Five years since the court-ordered murder of Terri Schindler Schiavo, I can still see the vase of flowers next to her bedside. The vase was filled with water, keeping the beautiful blooms resplendent. Terri had gone 13 days without water or food. She was literally withering before our eyes in the hours before her death. Her dying was not a peaceful and gentle process. In all my years as a priest, I had never seen anything like this. Her face showed emotions of terror combined with sadness. She died in a Florida hospice on March 31, five years ago.
Wednesday is Terri’s Day, a day when congregations and people of faith all over the country remember this woman whose life was cut short by the culture of death. On that day at 5pm, I will be the celebrant and homilist of the National Mass for Terri at Ave Maria University in Naples, Fla. We will pray with Terri’s family for all those in situations like hers.
Five years after Terri’s murder, the world has become an even more dangerous and cynical place.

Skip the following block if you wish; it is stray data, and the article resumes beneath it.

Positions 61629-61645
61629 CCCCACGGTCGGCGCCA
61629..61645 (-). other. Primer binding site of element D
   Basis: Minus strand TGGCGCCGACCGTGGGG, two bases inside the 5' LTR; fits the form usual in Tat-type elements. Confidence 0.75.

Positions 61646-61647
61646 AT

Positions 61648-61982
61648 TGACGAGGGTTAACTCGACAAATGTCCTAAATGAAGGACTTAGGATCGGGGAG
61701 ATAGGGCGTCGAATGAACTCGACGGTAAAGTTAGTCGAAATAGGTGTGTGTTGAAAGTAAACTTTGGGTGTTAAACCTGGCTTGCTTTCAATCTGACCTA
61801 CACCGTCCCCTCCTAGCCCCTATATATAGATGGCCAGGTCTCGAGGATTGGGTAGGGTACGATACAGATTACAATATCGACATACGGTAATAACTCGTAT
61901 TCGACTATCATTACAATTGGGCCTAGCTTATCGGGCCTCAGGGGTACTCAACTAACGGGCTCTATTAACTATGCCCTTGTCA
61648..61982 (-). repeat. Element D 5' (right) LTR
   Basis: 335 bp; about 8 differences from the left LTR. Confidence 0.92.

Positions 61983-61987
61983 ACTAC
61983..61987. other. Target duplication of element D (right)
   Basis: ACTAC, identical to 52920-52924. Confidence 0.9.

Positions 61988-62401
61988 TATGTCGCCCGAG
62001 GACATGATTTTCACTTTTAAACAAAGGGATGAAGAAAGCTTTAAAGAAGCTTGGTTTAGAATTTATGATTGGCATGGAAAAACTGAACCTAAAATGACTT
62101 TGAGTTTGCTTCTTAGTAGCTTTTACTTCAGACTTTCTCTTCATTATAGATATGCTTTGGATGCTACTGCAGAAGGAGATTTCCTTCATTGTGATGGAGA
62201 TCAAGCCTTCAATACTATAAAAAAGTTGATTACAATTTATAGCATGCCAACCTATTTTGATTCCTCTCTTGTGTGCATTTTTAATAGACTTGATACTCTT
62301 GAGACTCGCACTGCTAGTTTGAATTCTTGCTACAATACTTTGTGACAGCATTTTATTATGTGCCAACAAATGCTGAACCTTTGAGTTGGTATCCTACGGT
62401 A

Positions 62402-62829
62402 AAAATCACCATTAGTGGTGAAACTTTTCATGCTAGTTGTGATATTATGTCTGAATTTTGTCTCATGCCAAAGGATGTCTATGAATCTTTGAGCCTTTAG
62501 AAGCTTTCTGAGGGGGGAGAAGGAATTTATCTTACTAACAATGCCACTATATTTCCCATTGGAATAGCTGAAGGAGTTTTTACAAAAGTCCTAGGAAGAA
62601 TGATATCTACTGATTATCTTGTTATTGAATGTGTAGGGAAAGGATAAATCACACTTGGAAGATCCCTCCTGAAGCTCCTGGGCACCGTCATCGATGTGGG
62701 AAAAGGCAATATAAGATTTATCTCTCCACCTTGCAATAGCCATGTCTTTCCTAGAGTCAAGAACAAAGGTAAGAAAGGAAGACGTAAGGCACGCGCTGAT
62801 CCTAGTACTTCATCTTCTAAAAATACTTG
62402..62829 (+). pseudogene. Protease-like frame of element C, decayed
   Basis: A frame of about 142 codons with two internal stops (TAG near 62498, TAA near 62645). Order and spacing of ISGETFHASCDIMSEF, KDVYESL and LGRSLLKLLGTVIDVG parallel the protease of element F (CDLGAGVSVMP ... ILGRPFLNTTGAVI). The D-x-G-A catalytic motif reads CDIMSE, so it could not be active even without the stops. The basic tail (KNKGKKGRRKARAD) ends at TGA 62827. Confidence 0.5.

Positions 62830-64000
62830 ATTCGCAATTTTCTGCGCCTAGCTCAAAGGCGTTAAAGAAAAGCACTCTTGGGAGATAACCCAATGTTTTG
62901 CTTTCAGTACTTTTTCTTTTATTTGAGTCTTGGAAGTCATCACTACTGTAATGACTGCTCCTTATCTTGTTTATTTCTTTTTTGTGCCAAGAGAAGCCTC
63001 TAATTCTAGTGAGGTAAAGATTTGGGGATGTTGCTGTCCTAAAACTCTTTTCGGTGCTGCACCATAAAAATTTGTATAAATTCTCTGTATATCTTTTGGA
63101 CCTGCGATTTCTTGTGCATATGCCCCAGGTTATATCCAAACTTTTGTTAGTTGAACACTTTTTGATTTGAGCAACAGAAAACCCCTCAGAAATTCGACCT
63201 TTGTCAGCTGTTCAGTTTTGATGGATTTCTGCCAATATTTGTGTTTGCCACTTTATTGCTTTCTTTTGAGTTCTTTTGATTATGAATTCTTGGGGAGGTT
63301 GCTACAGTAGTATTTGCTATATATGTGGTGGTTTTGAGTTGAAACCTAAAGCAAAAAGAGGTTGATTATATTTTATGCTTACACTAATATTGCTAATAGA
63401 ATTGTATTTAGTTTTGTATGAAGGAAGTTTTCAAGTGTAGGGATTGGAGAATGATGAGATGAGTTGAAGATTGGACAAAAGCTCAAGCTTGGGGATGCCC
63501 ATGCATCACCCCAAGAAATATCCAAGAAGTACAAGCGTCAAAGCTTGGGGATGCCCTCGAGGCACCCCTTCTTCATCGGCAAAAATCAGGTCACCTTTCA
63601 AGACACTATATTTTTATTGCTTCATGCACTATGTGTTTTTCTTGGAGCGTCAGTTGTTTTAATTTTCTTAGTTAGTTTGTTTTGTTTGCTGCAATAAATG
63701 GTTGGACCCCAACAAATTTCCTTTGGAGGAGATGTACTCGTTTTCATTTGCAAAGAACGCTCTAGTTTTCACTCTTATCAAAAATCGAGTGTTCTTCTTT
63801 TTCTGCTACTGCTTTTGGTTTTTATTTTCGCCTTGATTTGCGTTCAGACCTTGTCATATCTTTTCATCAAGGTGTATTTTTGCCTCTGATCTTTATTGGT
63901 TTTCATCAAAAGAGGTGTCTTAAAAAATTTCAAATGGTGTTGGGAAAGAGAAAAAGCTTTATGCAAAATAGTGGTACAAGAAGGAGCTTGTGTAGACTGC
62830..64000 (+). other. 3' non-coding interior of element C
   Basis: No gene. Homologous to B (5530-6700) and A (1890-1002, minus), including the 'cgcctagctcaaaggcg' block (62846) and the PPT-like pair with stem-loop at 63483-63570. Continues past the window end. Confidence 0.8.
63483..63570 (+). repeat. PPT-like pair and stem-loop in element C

Terri died on Easter Thursday. Liturgically, the Church considers the time from the Easter Vigil through the Sunday after Easter as one “Easter Day.” Terri suffered as the Church meditated on the sufferings of Christ, and she died as the Church celebrated his resurrection. Her anniversary this year takes place within Holy Week. We are assured that Terri shared in Jesus’ victory over death, and that should bring us comfort. But to look around us and see how strong the culture of death has become should send us all to our knees in prayer — and out to the streets in action.
Read it all here.